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A Prescription for American Health Care

John C. Goodman - President, National Center for Policy Analysis
About - John C. Goodman

The following is adapted from a speech delivered in Naples, Florida, on February 18, 2009, at a Hillsdale College National Leadership Seminar.


I’ll start with the bad news: When we get through the economic time that we’re in right now, we’re going to be confronted with an even bigger problem. The first of the Baby Boomers started signing up for early retirement under Social Security last year. Two years from now they will start signing up for Medicare. All told, 78 million people are going to stop working, stop paying taxes, stop paying into retirement programs, and start drawing benefits. The problem is, neither Social Security nor Medicare is ready for them. The federal government has made explicit and implicit promises to millions of people, but has put no money aside in order to keep those promises. Some of you may wonder where Bernie Madoff got the idea for his Ponzi scheme. Clearly he was studying federal entitlement policy.



Meanwhile, in the private sector, many employer-sponsored pension plans are not fully funded. Nor is the federal government insurance scheme behind those plans. We have a potential taxpayer liability of between 500 billion and one trillion dollars for those private pension plans, depending on the markets. And on top of that, roughly one-third of all Baby Boomers work for an employer who has promised post-retirement health care. As with the auto companies, almost none of that is funded either. Nor are most state and local post-retirement health benefit plans. Some California localities have already declared bankruptcy because of their employee retirement plans and the first of the Baby Boomers is still only 63 years old.

What all this means is that we’re looking at a huge gap between what an entire generation thinks is going to happen during its retirement years and the funds that are there—or, more accurately, are not there—to make good on all those promises. Somebody is going to be really disappointed. Either the Baby Boomers are not going to have the retirement life that they expect or taxpayers are going to be hit with a tremendously huge bill. Or both.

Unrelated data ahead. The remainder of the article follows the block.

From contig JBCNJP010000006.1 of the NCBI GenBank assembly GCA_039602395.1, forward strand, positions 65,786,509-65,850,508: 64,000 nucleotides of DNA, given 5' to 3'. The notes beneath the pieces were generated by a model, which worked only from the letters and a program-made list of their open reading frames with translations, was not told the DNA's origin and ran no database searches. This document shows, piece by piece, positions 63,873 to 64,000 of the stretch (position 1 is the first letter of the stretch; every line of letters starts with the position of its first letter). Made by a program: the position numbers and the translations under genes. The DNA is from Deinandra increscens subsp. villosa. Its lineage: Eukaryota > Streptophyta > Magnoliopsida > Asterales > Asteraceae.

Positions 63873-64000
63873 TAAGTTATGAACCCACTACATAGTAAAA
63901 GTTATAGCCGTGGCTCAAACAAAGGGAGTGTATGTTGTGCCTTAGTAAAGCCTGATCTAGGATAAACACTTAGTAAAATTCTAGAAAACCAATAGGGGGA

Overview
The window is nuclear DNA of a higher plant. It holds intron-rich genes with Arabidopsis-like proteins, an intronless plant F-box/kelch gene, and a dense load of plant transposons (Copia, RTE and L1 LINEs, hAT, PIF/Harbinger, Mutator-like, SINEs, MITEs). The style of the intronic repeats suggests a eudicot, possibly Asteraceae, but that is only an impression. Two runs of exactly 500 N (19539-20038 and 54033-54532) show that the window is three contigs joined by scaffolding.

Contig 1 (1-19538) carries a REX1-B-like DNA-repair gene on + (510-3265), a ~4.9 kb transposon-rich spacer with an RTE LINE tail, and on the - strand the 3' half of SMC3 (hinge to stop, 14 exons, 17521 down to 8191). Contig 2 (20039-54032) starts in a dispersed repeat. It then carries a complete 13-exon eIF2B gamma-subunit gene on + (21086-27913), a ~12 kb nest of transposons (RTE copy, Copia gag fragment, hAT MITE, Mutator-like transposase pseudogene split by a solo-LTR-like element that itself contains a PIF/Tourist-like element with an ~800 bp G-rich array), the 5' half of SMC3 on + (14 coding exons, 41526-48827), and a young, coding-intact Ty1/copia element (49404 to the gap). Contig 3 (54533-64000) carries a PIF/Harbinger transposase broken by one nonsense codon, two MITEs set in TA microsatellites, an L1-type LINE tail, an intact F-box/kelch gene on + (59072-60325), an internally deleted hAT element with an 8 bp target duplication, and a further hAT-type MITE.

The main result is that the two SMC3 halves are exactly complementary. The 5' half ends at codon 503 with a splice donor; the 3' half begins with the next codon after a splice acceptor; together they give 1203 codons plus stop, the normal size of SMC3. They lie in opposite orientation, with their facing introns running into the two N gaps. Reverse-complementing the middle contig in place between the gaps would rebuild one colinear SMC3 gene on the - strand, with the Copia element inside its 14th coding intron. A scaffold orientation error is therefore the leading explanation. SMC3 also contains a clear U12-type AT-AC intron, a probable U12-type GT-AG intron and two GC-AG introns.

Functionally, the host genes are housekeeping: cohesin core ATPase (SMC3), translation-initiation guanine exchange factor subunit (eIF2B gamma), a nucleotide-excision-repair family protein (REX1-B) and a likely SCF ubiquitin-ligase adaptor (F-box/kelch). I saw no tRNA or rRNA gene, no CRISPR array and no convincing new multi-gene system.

The Mess We’re In

How did this crisis come about? After all, the need to deal with risk is not a new human problem. From the beginning of time, people have faced the risks of growing old and outliving their assets, dying young without having provided for their dependents, becoming disabled and not being able to support themselves and their families, becoming ill and needing health care and not being able to afford it, or discovering that their skills are no longer needed in the job market. These risks are not new. What is new is how we deal with them.

Prior to the 20th century, we handled risks with the help of family and extended family. In the 19th century, by the time a child was nine years old, he was usually paying his own way in the household. In effect, children were their parents’ retirement plan. But during the 20th century, families became smaller and more dispersed—thus less useful as insurance against risk. So people turned to government for help. In fact, the main reason why governments throughout the developed world have undergone such tremendous growth has been to insure middle class families against risks that they could not easily insure against on their own. This is why our government today is a major player in retirement, health care, disability and unemployment.